Monday, September 20, 2010
Health Reform Stakes
I am tied to the stake, and I must stand the course.
Shakespeare, King Lear
The stakes in the evolving health care debate are enormous. The stakes are real, practical, perceived, local, national, economic, and political.
• For Democrats, control of the House, and maybe of the Senate, in 2010 is at stake. The Affordable Care Act is unpopular, and they must decide whether to run for or against it.
• For President Obama, his legacy is at stake. Health reform is his signature issue. He spent 16 months concentrating more on health care than jobs. Health reform may decide his 2012 election.
• For Republicans, outcome of the 2012 Presidential elections is at stake. This will depend on how well the GOP performs in cutting spending from 2010 to 2012, should they take the House.
• For the 50 States, their financial viability is at stake, as they struggle with federal mandate to cover 16 million more Medicaid recipients, already the greatest burden on their budgets.
• For uninsured Americans, now numbering 51 million, their health care coverage, starting in 2014, is at stake.
• For health care agents and brokers, and for small insurance companies selling and brokering policies to individuals and small businesses, their very existence is at stake.
• For businesses, their ability to continue to finance coverage of employees is at stake, as they sort through the financial and bureaucratic requirements imposed by the new health reform law.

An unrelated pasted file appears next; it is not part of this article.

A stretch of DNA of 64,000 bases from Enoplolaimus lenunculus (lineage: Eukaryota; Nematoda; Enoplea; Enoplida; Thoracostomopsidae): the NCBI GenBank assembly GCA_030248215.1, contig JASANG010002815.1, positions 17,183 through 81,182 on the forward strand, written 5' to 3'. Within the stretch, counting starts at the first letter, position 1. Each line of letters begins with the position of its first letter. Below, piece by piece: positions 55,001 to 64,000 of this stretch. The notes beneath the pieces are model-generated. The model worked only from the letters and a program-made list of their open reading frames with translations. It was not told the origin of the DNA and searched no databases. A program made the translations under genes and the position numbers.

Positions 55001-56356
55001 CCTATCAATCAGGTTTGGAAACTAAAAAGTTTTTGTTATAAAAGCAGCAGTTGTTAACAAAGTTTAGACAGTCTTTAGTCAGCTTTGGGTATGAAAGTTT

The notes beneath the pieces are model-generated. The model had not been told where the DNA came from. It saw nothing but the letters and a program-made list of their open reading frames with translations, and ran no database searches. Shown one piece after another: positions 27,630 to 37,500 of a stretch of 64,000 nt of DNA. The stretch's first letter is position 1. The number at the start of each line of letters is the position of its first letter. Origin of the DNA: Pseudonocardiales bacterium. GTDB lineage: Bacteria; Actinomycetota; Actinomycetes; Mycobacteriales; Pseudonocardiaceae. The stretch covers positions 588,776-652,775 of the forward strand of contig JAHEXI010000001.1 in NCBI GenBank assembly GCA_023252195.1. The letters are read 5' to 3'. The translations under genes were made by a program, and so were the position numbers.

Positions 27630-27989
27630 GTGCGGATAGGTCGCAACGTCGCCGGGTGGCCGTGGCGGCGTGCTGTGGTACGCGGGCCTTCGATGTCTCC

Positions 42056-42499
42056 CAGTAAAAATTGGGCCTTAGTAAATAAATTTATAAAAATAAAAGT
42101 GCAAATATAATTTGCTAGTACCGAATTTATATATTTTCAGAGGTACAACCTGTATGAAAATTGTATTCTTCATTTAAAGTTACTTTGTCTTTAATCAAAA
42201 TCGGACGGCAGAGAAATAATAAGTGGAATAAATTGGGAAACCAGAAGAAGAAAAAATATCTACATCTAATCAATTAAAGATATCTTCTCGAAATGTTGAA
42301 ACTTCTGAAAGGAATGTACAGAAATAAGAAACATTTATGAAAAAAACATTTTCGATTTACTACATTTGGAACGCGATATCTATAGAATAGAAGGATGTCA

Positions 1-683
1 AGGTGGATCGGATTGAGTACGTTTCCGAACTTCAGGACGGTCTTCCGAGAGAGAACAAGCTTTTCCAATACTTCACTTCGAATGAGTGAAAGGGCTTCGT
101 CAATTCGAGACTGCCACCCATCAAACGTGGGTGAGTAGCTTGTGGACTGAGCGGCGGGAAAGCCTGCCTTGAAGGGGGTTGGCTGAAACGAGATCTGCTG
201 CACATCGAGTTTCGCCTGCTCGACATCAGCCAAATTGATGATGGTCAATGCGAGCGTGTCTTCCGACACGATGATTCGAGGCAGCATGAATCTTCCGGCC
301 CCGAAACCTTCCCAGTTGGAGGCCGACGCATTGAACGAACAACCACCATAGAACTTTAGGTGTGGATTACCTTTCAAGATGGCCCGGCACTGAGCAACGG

• For Americans with existing policies expiring in 2012 and beyond, their ability to hold onto these policies is at stake, for their new policies will have to comply with more comprehensive and expensive federal standards.
• For 11 million Medicare recipients, their Medicare Advantage plans is at stake, for sacrifice of these plans is the most concrete means of financing the Affordable Care Act.
• For 900,000 American physicians, their continued participation in Medicare and Medicaid is at stake, as they ponder a future of lower reimbursements, burdensome regulations, and restriction of clinical freedoms.
• For 5000 American hospitals, particularly public hospitals, their future is at stake, as they struggle to cope with decreased reimbursements, compliance with federal quality and safety standards, and requirements to install and maintain information technology systems.
• For the medical industrial complex – health plans, drug companies, device manufacturers, and others – their traditional ways of doing business, their profitability, and their survival is at stake.
'For the nation as a whole, the future of entitlement programs, the heaviest and fastest growing part of national debt, are at stake. Will the health reform law, as currently proposed, escalate that debt? Will it slow its growth? Will it protect Medicare against bankruptcy? For the moment, no one knows.